Women and racing cars–there are many facets to this combination. One has almost disappeared: skimpily dressed girls who appear as decorative elements before the start or at the award ceremony. In Europe, however, this stereotype is almost only of secondary importance; the 1990s and 2000s Formula 1 pit booths are now largely history. What has remained of course are the traditional grid girls with their starting number boards–or umbrellas–and– especially in America or Asia–a few packs of lightly dressed ladies from such sponsors who focus on low-budget advertising with maximum attention factor and apparently have no other reasons to be there. But it is not only about decorative eye candy for the kings of the road. Women and car racing, that is also the story of the drivers’ girlfriends and women with stopwatches. The most famous representative is Nina Rindt, who accompanied her husband until his fatal accident in Monza in September 1970, she also recorded his lap times. Always dressed in style, she was and is a shining example for all her successors. Fortunately, racing has become much safer; only 20 years ago, women racing drivers were worried about the health or even the life of their partner. In the meantime, women have conquered the management level: Bernie Ecclestone likes to surround himself with female executives, to whom he has given influential positions in his racing empire. Two other prominent examples are the Indian-born Monisha Kaltenborn, who runs Sauber, or Claire Williams, who has been deputy boss of her father Frank’s racing team since March 2013 and has since successfully turned the team upside down. Which brings us to the most daring representatives of the racing guild–the women who themselves have taken up the challenge. This happened above all in the rally sport, the protagonists of which we will discuss later. On the circuits of the upper classes, on the other hand, women were a rarity. In the American Indycar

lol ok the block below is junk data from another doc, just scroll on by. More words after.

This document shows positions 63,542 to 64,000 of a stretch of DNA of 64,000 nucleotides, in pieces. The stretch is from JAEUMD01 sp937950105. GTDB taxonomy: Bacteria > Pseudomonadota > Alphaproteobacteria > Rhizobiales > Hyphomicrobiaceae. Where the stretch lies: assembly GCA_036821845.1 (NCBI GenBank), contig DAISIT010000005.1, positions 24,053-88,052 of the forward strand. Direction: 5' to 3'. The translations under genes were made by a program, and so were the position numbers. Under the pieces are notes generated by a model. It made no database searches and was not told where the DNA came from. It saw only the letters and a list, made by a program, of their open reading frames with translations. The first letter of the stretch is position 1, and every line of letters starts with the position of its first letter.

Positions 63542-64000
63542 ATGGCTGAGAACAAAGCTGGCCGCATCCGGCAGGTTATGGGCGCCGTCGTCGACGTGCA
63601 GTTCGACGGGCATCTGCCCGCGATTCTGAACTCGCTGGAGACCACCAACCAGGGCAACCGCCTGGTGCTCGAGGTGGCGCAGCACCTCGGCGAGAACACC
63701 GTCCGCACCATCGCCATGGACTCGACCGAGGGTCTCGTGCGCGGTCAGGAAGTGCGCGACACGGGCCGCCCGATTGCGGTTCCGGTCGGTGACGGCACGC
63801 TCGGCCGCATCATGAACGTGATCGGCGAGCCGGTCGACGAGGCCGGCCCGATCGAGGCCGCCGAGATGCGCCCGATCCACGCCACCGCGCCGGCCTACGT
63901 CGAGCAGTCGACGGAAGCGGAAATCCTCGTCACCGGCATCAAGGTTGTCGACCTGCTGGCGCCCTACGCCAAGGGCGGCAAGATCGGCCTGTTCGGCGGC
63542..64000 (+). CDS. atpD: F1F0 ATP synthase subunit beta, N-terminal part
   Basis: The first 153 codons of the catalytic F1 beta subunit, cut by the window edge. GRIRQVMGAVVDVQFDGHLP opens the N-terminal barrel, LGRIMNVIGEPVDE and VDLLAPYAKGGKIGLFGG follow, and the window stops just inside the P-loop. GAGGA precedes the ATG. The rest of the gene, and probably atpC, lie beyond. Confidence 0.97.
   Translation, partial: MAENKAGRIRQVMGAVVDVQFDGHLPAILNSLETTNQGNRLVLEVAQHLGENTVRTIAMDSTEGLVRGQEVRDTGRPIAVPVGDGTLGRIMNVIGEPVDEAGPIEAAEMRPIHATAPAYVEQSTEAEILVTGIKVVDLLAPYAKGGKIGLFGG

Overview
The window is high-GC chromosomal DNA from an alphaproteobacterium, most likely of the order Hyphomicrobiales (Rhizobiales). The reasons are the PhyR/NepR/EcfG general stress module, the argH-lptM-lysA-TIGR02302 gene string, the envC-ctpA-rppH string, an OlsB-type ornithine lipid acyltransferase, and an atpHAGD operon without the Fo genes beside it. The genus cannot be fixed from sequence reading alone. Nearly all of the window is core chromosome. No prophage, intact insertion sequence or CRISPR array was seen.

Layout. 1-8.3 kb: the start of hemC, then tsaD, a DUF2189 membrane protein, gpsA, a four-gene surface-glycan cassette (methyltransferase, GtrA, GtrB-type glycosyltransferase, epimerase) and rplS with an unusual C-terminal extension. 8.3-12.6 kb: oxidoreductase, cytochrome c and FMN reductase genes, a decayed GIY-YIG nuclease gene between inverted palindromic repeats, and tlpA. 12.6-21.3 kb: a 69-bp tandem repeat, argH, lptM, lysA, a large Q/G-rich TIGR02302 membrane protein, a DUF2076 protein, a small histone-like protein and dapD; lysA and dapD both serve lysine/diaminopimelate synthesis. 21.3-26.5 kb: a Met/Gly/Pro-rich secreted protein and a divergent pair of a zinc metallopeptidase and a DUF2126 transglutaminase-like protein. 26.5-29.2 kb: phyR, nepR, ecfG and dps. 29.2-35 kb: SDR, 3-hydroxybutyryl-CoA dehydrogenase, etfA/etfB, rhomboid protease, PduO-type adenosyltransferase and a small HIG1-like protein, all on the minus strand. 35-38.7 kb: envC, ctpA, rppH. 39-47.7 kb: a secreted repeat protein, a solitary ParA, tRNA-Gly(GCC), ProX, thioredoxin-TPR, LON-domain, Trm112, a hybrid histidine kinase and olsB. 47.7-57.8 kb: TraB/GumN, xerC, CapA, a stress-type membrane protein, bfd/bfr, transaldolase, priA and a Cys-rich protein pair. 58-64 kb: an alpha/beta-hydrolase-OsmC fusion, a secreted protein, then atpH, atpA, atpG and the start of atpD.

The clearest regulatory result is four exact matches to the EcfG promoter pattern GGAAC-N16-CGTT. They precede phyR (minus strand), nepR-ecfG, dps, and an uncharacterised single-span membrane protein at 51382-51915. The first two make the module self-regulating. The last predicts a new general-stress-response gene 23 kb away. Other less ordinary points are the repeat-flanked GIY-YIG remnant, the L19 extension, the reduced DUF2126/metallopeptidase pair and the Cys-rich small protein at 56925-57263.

Baronessa Avanzo in a 4.3 L Alfa Romeo, which she drives here in 1921 in Montichiari southeast of Brescia.